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DJI Tello Review

DJI Tello Review


The age of drones is upon us and as a result, more people around the world have taken up a hobby as drone pilots in order to add new dimensions to their complimenting interests of photography, film or travel. If you’re familiar with the brand DJI, then you’re aware that they are a market leader in easy-to-fly drones and aerial photography systems having released hallmark models such as the Phantom, Mavic and Spark.


Recently, DJI teamed up with Ryze Tech to create a highly capable market entry drone that's price was not an indication of compromise on technology. Being their least expensive and smallest model in their catalogue, the DJI Tello was designed for those of us who are inquisitive about the world of drones and would like the option of purchasing a high-quality child-friendly drone that still scintillates our appetite for all things high-tech.


Design


At first glance, you can’t help but admire at just how friendly the DJI Tello appears. Unlike other models from DJI that have bulkier frames, the Tello’s slim and minimal appeal ultimately make it the ideal drone for indoor and outside use or to manoeuvre around those tight corners. The Tello can literally rest on the palm of your hands as it's dimensions are 98 x 92.5 x 41 mm and it weighs only 80 grams, which is about the equivalent of your daily fruit bowl. The Tello includes 4 rotor arms that extend beyond the hardware frame which act as the Tello's feet as well protecting the underside from any potential damage.

The propellers themselves are made from carbon fiber reinforced composite and have been manufactured to reduce vibration during flight time in order to capture professional quality footage.It's built-in camera camouflages with its overall design giving the impression of an eye rather than a protruding piece of equipment that’s susceptible to harm.Included in the package are 4 propeller guards that when clipped, give this drone a battle ready aesthetic that compliment it's naturally pleasing design.



Features

Being a soccer fan myself, it only makes sense that I draw reference to the beautiful game.So as such, if the DJI Tello had to be a country in the current world cup, it would have to be the two time champions Uruguay. Why? Well because while other large nations such Brazil and Russia represent the Mavic and Phantom, the DJI Tello with a measly population, still punches above its weight.So where do I even start?


With most entry level drones on the market, you can expect to get about 5 to 7 minutes of flight time, but DJI’s Tello on average doubles that around 13 minutes. As stated above, the Tello was designed with an extremely user-friendly interface in order to accommodate beginners and can even be used by children to ensure some family fun flight time.This is evident in features such as fail-safe protection which enable users to land safely even if you lose connection during flight time. Moreover, the drone also includes low level battery protection so you’ll get alerted as to when the battery is low and additionally, boasts pressure sensor altitude hold that calculates and maintains the drones altitude so you can focus on other aspects of your flight time such as footage or simply flying. This particular feature is extremely useful as most beginners forget about altitude and end up crashing their drones.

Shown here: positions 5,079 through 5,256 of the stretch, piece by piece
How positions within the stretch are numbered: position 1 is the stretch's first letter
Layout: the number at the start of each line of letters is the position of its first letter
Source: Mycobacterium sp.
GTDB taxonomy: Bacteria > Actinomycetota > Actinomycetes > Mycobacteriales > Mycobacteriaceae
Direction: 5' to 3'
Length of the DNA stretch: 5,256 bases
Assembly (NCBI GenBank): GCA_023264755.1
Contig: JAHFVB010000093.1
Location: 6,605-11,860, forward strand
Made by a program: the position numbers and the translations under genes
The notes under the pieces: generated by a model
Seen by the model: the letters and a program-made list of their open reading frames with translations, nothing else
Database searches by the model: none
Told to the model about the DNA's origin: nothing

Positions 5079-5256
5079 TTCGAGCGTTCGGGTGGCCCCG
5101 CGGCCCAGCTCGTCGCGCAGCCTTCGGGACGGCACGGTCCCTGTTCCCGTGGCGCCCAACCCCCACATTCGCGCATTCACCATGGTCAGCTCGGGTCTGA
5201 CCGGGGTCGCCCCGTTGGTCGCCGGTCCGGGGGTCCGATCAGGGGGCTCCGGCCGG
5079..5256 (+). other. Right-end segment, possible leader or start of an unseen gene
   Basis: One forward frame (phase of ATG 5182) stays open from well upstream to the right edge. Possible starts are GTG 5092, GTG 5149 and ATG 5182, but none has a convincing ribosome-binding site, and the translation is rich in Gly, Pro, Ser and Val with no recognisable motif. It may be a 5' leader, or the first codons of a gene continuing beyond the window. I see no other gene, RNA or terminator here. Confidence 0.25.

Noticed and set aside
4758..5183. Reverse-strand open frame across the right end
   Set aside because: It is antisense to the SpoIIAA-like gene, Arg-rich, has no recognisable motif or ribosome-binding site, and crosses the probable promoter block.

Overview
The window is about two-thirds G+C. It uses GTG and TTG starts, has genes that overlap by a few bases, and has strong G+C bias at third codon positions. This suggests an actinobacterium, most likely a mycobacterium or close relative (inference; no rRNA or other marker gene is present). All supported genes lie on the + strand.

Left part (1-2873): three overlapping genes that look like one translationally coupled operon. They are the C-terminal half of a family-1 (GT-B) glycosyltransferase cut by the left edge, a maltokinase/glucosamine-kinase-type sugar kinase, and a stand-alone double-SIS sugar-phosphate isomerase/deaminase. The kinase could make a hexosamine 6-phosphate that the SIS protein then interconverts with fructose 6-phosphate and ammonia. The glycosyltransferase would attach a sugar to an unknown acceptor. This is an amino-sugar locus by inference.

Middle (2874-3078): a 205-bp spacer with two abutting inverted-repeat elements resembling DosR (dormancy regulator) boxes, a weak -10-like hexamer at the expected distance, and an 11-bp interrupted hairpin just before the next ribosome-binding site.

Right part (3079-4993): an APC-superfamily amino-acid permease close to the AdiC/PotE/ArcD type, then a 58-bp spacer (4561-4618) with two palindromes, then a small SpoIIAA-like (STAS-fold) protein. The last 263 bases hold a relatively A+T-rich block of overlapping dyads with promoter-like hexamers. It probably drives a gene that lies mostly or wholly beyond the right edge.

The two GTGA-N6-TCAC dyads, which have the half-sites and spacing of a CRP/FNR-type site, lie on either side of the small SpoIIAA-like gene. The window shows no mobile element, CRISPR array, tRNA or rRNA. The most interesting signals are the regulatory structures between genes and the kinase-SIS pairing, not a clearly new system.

Throw and Go feature enables you to start flying the drone by placing it in your hand and simply tossing in into the air. It also includes 8D flips which allow the nimble drone to perform stunts and tricks in the air.To make footage capturing more effective, the Tello features EZ shots that make it easier and to capture coordinated short videos with circle,360 and up & away.The drone can also stream to your phone,tablet or VR headset with 5MP camera and 720p video quality.Although the DJI Tello includes a myriad of capabilities, arguably its best feature is

its Scratch programme developed by MIT coders to allow kids and teens to learn basic programming.


Drawbacks


Despite the fact that the Tello offers a wide range of high-tech features, the scale down of size essentially means that the hardware had to be scaled down too.If you’re an experienced drone pilot then you're better off investing in one of our more advanced drones such as the Mavic,Phantom or Spark. Unlike it's closest relative, the DJI Tello only has a 5MP camera with 720p video whereas the DJI Spark has a 12MP camera with 1080p video. Another shortfall is its range transmission that is only up to 100m whereas the Spark is up 2000m.


Conclusion


I’d be lying if I said the Tello doesn’t have the hardest job in the DJI family, being the last born and the smallest,it's got a lot to prove. But taking in all features,capabilities and design into consideration, the Tello is truly a bargain at only R1999.00 for an advanced drone. Even when I was comparing the Tello, it was up against a higher class of drone in the Spark but even that comparison was only drawn as the Tello has no competition in its bracket. This literally means that the Tello is in a class of it's own as it’s too sophisticated for its bracket yet it stands a fighting chance in the more expensive brackets.This drone truly does grasp the concept of edutainment as its provides a cheaper option for any newbie or anyone wanting a smaller and more compact version of the DJI legacy.


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